Certified as Azure Solutions Architect
Last week I wrote about studying for the "Azure Solutions Architect exams" and in that article I mentioned that I completed the first requirement for this certification, namely the Microsoft exam: Exam AZ-303: Microsoft Azure Architect Technologies. Today, just one week later, I'm happy to announce that I also successfully completed the "next in line", which is: (Exam AZ-304: Microsoft Azure Architect Design).
This means that with these 2 "achievements", I can now call myself a Microsoft Certified Azure Solutions Architect! (in the certification context this can be seen as an "expert" certification).
I pretty much used the same approach as for the AZ-303 exam and therefore I'm not going to discuss it again in full in this post. What I can say though is that the exams both test your knowledge "wide and deep" which means that you cannot (or should not) "just wing it". There is a possibility that you will be able to get a decent score if you work with the platform on a regular base. The whole idea of certification (to me) is that it represents that you are proficient in a given domain, that you know what you talk about and that you can come with correct/decent solutions for given problems.
How was it?
Since last week, I got a lot of questions on "how" the exam was, so here is my take:
When studying (like the most of you) didn't know what to expect. In the past, when studying for university exams, there was always a professor/teacher that handled the (his/her) curriculum, which was assembled by him/herself. The idea of attending class during the semester, helped to gather the info that he/she deemed important and as a result it was "easier" to study for the exam and to have (at least) some notion of what could be expected.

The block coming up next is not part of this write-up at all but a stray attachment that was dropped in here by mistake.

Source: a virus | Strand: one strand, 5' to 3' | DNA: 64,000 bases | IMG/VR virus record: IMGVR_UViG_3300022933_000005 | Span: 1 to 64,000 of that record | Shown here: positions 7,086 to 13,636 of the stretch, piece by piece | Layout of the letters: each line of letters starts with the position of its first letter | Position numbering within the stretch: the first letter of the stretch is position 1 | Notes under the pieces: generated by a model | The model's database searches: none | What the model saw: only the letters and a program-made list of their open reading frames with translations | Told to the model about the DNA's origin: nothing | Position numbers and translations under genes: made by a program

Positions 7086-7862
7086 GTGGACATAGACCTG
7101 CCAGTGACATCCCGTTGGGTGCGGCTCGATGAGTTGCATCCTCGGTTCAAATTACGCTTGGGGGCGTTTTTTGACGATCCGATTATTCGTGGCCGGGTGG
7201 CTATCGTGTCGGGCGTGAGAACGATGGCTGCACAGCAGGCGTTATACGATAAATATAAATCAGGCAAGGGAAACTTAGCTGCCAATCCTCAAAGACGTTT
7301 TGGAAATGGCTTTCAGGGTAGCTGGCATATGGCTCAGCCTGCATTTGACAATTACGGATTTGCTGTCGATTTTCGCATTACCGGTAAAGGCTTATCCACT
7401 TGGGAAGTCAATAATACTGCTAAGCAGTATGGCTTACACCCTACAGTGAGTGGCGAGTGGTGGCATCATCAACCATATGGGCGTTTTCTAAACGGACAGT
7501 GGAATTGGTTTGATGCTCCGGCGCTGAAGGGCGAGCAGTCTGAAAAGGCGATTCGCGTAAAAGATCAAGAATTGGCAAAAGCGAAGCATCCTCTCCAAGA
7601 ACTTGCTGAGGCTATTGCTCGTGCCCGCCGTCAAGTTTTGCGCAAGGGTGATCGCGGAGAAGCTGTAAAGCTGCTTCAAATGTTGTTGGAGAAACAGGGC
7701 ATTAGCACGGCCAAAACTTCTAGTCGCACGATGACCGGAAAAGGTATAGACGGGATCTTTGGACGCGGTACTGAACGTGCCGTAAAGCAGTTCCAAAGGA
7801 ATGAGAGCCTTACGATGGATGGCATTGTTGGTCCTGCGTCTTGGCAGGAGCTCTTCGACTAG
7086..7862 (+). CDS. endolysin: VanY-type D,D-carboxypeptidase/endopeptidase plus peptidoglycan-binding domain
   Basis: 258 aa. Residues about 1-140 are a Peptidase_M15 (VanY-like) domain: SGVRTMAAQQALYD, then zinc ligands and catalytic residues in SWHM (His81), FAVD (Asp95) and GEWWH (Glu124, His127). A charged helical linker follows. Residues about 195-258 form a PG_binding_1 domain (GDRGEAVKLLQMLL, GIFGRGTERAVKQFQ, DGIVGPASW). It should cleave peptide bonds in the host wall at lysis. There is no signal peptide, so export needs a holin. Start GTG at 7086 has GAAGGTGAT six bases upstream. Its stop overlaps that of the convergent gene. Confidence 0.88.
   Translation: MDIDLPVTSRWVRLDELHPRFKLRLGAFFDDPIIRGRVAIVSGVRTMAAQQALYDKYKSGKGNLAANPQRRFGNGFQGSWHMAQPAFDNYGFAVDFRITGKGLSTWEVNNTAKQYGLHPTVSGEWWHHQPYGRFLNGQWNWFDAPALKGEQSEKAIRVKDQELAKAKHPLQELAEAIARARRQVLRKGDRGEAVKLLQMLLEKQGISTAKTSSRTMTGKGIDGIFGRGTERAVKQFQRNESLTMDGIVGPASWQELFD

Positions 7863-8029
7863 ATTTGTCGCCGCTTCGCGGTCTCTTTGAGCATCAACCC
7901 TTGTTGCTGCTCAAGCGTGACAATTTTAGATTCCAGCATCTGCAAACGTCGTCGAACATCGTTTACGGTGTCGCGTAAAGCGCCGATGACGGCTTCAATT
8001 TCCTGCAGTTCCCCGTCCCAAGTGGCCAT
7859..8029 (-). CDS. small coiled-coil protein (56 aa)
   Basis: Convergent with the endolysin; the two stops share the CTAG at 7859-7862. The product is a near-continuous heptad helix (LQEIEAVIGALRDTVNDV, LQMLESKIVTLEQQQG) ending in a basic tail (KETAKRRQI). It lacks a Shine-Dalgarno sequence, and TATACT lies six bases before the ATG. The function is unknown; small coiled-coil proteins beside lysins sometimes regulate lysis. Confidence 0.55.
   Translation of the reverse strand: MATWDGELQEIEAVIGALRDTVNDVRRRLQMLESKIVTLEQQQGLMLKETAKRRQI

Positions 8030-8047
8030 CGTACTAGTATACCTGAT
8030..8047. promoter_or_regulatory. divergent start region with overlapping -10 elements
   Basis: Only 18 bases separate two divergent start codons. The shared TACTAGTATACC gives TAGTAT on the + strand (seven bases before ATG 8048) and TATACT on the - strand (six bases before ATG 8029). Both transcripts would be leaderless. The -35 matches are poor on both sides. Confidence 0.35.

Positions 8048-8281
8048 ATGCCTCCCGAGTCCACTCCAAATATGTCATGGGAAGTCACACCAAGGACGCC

In the case of these (new) exams, there is/was no such thing as a teacher/professor that teaches you what he/she deems important. On the contrary, the possible questions that can be asked can be sourced from an ever growing (and changing) source of knowledge and thus it is very hard to determine what is (and what is not) important in the context of the materials that you are studying. Also, finding the materials that cover the contents "just right" is not that easy. As you can see in the post that I wrote last week, I used 3 (independent) sources (udemy, azure docs & a very good book) and I learned a few things:
- Each training material is different: each content is assembled by someone that lives in another context and has other attention points. he/she will highlight different topics (in the bigger outlined picture of the exam of course)
- There were things in one source that could not be found in the others (and the other way around)
- you'll always find another "source to learn from" (which is good, when you know/feel when to stop and take the exam)
- you will always wonder whether you are ready: But at some point you just have to take a leap of faith (in yourself)
- you'll start the exam's (partially) not knowing what you are running into, but that is ok: if you did the work and took the time to really study, then that will show itself during the exam!
How much did you study?
Knowing that I have worked with azure on and of in the past and that my main activity for that last eight years was not in azure, I found it important to go wide and deep and take the time to really get to the bottom of it. So knowing what materials that I used, you can imagine that I spent a lot of time studying for the last few months. I tried to track it and in my case the amount of work (in hours) lies around 130. Processing the different materials, making summary's (for later reference), revisiting when in doubt all contributes to that... It may seem a lot, but I had a great time learning stuff that I was really interested in! With this "achievement unlocked" I'm now ready for the next step!
Should I do it too?
If you are an architect in a Microsoft context (or have ambitions to become one), then I really encourage you to "do the work"! You will learn a lot and you will get a boost in your personal growth! Looking back, I'm really happy that I did it and looking forward, I'm curious as what is next!
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